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Upgrade to cure track black spots
By ELLEN CONNOLLY
"Black spots" on the State's rail network, which make it impossible for signallers to know the exact position of trains, are to be rectified in a $7 million upgrade being fast-tracked because of the Glenbrook disaster.
The installation of the system in the Greater Sydney, Lithgow, South Coast and Newcastle regions is expected to begin this year and will mean that all train movements are tracked on a computer indicator board, enabling signallers to know a train's exact location, a Rail Access Corporation spokesman said yesterday.
The problem of "dark territory" - when signallers are "in the dark" about where trains are located - has been highlighted at the special commission of inquiry into the Glenbrook crash, which claimed seven lives.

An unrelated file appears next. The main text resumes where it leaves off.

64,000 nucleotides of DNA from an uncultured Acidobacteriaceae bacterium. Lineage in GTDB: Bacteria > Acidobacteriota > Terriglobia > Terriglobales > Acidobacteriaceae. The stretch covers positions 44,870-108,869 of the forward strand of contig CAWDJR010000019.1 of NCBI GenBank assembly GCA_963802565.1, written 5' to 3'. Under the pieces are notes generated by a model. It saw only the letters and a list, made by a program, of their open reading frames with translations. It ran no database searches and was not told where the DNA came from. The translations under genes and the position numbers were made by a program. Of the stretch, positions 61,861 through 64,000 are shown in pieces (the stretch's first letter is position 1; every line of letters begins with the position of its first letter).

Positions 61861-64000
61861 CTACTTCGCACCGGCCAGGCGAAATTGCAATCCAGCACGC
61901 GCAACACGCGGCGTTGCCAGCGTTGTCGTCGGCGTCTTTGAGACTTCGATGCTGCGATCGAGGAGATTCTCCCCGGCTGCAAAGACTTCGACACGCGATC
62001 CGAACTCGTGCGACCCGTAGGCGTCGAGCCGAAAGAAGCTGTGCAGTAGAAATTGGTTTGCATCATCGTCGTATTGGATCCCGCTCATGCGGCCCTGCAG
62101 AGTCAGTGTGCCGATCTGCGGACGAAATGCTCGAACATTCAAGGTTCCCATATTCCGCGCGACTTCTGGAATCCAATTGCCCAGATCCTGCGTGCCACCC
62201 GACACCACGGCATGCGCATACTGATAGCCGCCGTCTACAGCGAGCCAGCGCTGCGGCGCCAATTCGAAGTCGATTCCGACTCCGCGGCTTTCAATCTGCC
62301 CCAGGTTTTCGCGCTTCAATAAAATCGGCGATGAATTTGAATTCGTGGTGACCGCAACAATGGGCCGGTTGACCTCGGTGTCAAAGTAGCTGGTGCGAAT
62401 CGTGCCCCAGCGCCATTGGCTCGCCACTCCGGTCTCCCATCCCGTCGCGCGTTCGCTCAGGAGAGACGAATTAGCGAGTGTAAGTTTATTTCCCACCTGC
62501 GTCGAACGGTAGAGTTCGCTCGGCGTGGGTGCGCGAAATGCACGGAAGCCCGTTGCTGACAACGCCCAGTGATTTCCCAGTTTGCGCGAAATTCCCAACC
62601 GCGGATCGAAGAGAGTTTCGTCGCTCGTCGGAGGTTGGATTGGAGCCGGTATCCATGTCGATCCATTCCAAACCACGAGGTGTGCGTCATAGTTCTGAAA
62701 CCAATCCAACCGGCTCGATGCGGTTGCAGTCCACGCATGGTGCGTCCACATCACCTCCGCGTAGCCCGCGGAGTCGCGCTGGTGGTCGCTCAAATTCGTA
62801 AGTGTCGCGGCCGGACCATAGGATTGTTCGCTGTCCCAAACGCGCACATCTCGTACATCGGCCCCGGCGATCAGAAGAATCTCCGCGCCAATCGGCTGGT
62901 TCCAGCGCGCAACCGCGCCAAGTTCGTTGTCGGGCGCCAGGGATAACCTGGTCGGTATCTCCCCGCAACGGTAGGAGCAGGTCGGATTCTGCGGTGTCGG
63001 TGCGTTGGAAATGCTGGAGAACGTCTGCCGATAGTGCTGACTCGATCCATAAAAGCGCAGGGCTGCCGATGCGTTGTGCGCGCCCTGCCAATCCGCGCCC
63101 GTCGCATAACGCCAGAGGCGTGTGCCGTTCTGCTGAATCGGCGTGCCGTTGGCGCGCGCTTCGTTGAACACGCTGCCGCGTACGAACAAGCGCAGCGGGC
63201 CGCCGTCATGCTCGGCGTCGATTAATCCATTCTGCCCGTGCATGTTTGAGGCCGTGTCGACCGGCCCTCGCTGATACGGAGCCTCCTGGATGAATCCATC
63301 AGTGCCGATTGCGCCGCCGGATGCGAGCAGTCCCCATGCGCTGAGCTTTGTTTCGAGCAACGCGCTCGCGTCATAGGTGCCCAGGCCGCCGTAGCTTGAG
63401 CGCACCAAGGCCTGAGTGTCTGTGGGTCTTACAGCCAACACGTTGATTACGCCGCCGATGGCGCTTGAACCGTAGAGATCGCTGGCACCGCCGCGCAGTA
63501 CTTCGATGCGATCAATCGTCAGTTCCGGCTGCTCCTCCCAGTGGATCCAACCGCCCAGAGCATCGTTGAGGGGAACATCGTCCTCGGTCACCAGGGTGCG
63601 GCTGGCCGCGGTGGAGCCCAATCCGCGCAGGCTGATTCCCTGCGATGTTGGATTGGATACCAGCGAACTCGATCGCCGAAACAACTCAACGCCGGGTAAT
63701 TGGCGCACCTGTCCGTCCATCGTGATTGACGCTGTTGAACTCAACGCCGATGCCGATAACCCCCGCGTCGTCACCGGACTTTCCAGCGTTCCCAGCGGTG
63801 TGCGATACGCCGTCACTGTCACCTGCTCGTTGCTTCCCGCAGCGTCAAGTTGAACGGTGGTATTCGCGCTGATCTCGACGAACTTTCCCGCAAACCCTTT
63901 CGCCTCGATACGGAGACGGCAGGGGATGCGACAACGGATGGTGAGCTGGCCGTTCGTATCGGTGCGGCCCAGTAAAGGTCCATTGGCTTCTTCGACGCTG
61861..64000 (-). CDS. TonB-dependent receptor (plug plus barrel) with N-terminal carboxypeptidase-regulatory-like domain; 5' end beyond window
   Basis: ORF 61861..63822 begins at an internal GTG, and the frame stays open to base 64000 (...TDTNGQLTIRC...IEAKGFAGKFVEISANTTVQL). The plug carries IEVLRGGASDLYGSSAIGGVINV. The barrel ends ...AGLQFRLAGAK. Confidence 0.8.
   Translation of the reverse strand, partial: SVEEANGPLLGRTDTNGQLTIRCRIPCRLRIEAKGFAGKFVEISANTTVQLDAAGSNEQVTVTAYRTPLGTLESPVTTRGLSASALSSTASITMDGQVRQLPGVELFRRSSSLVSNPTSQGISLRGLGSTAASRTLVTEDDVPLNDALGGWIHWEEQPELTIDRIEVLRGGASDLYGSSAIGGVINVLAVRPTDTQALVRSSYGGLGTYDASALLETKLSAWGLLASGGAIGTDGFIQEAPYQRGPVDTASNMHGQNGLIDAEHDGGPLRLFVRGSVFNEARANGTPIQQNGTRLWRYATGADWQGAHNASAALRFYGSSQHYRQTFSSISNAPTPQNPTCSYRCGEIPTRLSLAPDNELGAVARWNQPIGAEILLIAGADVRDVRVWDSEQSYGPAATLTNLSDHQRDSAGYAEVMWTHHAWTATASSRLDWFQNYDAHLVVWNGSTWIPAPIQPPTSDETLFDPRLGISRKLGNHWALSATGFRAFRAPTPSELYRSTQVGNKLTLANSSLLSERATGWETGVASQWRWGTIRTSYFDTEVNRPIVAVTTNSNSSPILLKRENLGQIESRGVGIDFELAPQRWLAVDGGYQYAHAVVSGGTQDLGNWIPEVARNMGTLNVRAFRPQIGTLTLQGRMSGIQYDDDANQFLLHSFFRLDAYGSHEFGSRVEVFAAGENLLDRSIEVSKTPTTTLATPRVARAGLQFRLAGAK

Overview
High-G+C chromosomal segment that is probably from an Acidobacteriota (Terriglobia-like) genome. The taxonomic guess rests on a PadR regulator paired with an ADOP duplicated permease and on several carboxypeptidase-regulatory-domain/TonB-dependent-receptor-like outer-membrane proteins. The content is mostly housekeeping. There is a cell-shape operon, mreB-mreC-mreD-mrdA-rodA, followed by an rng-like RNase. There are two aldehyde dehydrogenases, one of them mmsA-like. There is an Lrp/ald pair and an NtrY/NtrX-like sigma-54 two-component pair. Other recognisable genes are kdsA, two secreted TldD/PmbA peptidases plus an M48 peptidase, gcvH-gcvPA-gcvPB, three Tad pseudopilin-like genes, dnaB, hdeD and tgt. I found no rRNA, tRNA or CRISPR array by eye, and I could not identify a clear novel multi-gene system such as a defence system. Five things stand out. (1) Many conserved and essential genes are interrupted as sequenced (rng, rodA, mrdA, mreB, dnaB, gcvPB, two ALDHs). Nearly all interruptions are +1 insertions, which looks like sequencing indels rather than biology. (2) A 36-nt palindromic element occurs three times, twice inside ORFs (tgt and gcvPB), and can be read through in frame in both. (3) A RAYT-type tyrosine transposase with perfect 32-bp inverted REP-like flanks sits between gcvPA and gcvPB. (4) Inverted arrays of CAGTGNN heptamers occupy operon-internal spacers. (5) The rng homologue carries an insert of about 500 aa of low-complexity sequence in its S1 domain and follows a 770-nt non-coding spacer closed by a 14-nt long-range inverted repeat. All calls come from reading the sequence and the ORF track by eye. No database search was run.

The inquiry has heard that signallers had no way of knowing the position of the Indian Pacific because of the black areas that exist on the Blue Mountains line.
Acting Justice Peter McInerney has said this was one of the major factors that contributed to the December 2 crash.
"Is there any technical reason for a lack of such a system in the 21st century?" Mr McInerney remarked to the inquiry last week.
At the inquiry yesterday, Mr John Curtin, an engineer in signalling with the Rail Access Corporation, said it would cost more than $100,000 to fix the Blue Mountains area, and about $7 million for the whole of the State.
Mr Curtin compiled a proposal on March 2 titled Signals and Dark Territory recommending the "elimination of all dark areas".
A spokesman from the Rail Access Corporation said it was "100 per cent committed to safety" and the upgrade would be completed in two years.
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